Assuming all other rules are the same, the difference between an H17 game and an S17 game to players is a whopping 0.2% in house edge over the long run. To put that small number in perspective, typical European blackjack tables in online casinos have a house edge of only 0.7%, so 0.2% is a meaningful amount.
If you stake ￡10,000 in a year of blackjack play, you’d get ￡20 more in returns at a S17 table than the equivalent H17 table. In a game of razor thin margins, every pound matters.
But the Soft 17 rule is only part of the story, and in reality you would never get two tables with identical rules bar the S17/H17. Games with H17 will have different combinations of rules such as NDAS, and you need to take the whole picture into account when sizing up a table.
When you choose your blackjack table, it may even be possible to find a game which uses the Soft 17 rule but has a lower overall house edge, thanks to other rules in place that benefit the player.
When you play blackjack online, it’s easy to check the house edge, but in a live game it can be difficult to know the house edge and every rule in play. But all other things being equal, it’s usually better to choose the S17 game.
Let’s look at the changes you need to make to basic strategies in blackjack in games with 4 or more decks, as it’s the most widely played format these days.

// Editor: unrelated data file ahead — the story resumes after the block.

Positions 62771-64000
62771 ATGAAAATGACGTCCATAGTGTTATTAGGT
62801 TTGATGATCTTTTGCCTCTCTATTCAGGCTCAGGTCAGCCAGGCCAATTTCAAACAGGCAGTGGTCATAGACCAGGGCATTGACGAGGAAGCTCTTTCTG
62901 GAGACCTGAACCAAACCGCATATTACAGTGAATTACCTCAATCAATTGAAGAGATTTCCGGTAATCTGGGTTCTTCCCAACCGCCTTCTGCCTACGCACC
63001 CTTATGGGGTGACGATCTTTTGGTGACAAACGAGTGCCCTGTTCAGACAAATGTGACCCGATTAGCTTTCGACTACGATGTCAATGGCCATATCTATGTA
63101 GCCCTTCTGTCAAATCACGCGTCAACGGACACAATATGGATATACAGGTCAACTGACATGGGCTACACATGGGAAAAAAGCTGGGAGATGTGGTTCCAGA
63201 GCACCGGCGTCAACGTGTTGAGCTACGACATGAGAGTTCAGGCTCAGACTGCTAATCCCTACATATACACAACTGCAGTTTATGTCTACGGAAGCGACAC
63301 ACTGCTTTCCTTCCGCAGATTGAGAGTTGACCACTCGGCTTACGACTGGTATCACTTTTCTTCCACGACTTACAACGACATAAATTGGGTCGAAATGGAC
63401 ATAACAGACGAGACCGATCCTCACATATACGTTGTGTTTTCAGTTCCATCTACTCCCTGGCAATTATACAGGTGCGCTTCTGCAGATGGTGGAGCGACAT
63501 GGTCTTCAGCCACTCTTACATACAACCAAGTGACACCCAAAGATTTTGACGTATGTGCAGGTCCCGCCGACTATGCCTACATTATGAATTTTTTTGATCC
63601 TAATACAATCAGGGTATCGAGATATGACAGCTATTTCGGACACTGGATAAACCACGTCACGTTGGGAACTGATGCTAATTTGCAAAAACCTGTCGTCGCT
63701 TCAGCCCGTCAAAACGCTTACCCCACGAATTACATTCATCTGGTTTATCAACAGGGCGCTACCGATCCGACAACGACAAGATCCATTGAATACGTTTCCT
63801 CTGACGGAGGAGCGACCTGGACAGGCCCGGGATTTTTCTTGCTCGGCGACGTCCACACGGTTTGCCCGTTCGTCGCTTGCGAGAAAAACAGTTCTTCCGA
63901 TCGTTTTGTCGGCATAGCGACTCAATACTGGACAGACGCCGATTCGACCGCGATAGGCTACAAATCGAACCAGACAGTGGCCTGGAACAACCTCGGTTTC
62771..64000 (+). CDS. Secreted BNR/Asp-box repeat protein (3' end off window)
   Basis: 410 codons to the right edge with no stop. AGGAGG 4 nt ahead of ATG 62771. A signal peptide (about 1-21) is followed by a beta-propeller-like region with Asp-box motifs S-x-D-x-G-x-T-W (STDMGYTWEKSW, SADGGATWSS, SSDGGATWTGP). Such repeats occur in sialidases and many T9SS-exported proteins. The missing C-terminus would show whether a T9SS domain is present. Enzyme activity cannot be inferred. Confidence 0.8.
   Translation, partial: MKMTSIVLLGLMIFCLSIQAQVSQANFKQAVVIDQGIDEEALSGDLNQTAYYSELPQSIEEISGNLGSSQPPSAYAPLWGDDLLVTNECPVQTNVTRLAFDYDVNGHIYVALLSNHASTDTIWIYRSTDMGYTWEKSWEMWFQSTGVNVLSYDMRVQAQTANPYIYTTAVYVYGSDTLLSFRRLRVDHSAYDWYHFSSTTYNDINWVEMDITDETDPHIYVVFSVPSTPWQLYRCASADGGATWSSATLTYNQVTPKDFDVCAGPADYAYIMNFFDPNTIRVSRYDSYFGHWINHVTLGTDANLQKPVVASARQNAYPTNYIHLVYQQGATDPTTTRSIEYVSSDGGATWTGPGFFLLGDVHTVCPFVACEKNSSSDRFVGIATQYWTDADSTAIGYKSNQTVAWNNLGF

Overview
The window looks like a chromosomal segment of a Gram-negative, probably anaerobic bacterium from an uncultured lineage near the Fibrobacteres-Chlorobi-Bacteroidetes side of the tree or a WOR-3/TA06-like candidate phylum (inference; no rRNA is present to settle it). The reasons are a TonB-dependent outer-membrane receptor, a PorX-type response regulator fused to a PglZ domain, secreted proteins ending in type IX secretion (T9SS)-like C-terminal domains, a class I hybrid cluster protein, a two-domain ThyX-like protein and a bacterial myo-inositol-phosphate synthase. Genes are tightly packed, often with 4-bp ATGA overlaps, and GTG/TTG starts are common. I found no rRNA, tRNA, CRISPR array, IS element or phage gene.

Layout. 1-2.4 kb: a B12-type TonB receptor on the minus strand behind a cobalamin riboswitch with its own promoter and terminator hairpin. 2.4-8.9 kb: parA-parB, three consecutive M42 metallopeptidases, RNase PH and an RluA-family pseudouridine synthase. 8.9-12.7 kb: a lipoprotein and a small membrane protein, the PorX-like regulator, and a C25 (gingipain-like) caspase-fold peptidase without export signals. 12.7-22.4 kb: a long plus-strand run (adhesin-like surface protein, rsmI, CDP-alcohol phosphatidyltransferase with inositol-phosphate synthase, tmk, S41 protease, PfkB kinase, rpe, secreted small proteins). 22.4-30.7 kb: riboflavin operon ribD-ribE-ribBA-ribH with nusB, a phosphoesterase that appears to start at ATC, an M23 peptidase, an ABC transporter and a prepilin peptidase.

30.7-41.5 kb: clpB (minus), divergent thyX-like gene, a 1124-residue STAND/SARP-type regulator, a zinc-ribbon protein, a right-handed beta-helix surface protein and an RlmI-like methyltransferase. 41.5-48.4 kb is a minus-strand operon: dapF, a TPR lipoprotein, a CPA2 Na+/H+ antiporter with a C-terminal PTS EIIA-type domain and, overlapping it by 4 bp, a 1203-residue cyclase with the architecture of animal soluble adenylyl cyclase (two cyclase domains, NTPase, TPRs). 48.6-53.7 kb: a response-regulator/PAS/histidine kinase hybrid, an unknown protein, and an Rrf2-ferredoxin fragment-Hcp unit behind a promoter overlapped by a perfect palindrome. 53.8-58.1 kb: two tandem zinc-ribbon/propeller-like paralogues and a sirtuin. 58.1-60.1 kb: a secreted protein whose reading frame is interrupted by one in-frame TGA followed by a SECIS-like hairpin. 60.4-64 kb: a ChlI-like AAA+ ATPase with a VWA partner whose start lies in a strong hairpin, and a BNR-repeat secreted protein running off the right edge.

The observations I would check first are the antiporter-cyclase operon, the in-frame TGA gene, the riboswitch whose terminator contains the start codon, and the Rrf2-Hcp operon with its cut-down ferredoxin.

In a multi deck blackjack game, there are 3 main situations where the optimal basic strategy decision depends on whether the dealer has to hit or stand on Soft 17. All of these basic strategy scenarios involve playing the hand more aggressively by doubling down.
If your table offers the Surrender rule, there are 3 more situations where the strategy charts recommend you should adjust your basic blackjack strategy.
Single deck blackjack games are a dying breed but if you’re lucky enough to find one, the advice in Soft 17 basic strategy blackjack charts changes again. This time there are just 2 adjustments to your basic strategy. Both arise when you have specific variations of 18 when the dealer’s upcard is an Ace. You should hit Ace-7 v Ace instead of standing, and you should split a pair of Nines v Ace when you would normally stand.
If you are good at counting cards, you’ll have a pretty good idea of how many high and low cards are left in the deck. This allows you to change your bet size and hand strategy decision to exploit those moments when the deck is favourable.
Card counting is an advanced blackjack skill and there are many variables to consider, not least what the dealer does with Soft 17. If you have 11 when the dealer’s upcard is an Ace, for example, you can double depending on the True Count. In a S17 game, the True Count has to be +1 or higher, but in a H17 game, it only needs to be –1 or higher.
There are several situations like this in the Illustrious 18 counting strategy, where the required True Count to deviate from standard basic strategy is lower for H17 games.
The Soft 17 rule features heavily in blackjack rules and is plastered all over every table felt, but in reality it is never used on its own to increase the house edge, and the bottom line is that there is minimal impact on playing strategy. As long as you’re aware how Soft hands work and the special exceptions to basic strategy, you won’t ever need to pay it much attention.